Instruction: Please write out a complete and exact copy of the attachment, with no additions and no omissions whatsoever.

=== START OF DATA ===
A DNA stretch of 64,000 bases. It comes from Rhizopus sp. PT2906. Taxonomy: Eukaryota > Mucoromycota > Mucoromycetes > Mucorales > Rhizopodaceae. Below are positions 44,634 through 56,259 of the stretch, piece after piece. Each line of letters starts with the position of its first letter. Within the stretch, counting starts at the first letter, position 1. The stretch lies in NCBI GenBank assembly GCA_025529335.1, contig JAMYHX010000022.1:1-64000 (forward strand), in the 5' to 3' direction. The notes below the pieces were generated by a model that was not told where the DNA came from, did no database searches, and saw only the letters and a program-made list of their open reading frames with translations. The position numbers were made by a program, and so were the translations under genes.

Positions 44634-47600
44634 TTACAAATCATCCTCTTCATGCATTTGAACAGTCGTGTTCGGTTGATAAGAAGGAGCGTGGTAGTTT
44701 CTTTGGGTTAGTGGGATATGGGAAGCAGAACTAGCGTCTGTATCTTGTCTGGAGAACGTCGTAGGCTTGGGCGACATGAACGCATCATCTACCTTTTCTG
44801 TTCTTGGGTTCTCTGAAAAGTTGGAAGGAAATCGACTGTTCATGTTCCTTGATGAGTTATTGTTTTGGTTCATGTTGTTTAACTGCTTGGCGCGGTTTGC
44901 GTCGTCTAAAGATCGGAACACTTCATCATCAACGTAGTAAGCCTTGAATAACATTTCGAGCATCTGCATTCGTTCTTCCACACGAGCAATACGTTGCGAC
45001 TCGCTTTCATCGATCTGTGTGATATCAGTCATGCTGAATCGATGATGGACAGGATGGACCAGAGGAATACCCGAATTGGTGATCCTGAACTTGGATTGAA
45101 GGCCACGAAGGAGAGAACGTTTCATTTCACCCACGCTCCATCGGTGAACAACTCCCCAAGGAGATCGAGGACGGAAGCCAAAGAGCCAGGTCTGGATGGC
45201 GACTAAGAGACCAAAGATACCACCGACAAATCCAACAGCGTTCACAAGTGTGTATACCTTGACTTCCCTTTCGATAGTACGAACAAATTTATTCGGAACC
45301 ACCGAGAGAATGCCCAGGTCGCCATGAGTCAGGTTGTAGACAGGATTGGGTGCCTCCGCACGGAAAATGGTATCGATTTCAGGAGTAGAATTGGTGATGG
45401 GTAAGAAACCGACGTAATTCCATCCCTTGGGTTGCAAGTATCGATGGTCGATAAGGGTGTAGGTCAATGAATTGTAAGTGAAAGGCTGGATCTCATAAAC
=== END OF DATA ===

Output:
A DNA stretch of 64,000 bases. It comes from Rhizopus sp. PT2906. Taxonomy: Eukaryota > Mucoromycota > Mucoromycetes > Mucorales > Rhizopodaceae. Below are positions 44,634 through 56,259 of the stretch, piece after piece. Each line of letters starts with the position of its first letter. Within the stretch, counting starts at the first letter, position 1. The stretch lies in NCBI GenBank assembly GCA_025529335.1, contig JAMYHX010000022.1:1-64000 (forward strand), in the 5' to 3' direction. The notes below the pieces were generated by a model that was not told where the DNA came from, did no database searches, and saw only the letters and a program-made list of their open reading frames with translations. The position numbers were made by a program, and so were the translations under genes.

Positions 44634-47600
44634 TTACAAATCATCCTCTTCATGCATTTGAACAGTCGTGTTCGGTTGATAAGAAGGAGCGTGGTAGTTT
44701 CTTTGGGTTAGTGGGATATGGGAAGCAGAACTAGCGTCTGTATCTTGTCTGGAGAACGTCGTAGGCTTGGGCGACATGAACGCATCATCTACCTTTTCTG
44801 TTCTTGGGTTCTCTGAAAAGTTGGAAGGAAATCGACTGTTCATGTTCCTTGATGAGTTATTGTTTTGGTTCATGTTGTTTAACTGCTTGGCGCGGTTTGC
44901 GTCGTCTAAAGATCGGAACACTTCATCATCAACGTAGTAAGCCTTGAATAACATTTCGAGCATCTGCATTCGTTCTTCCACACGAGCAATACGTTGCGAC
45001 TCGCTTTCATCGATCTGTGTGATATCAGTCATGCTGAATCGATGATGGACAGGATGGACCAGAGGAATACCCGAATTGGTGATCCTGAACTTGGATTGAA
45101 GGCCACGAAGGAGAGAACGTTTCATTTCACCCACGCTCCATCGGTGAACAACTCCCCAAGGAGATCGAGGACGGAAGCCAAAGAGCCAGGTCTGGATGGC
45201 GACTAAGAGACCAAAGATACCACCGACAAATCCAACAGCGTTCACAAGTGTGTATACCTTGACTTCCCTTTCGATAGTACGAACAAATTTATTCGGAACC
45301 ACCGAGAGAATGCCCAGGTCGCCATGAGTCAGGTTGTAGACAGGATTGGGTGCCTCCGCACGGAAAATGGTATCGATTTCAGGAGTAGAATTGGTGATGG
45401 GTAAGAAACCGACGTAATTCCATCCCTTGGGTTGCAAGTATCGATGGTCGATAAGGGTGTAGGTCAATGAATTGTAAGTGAAAGGCTGGATCTCATAAAC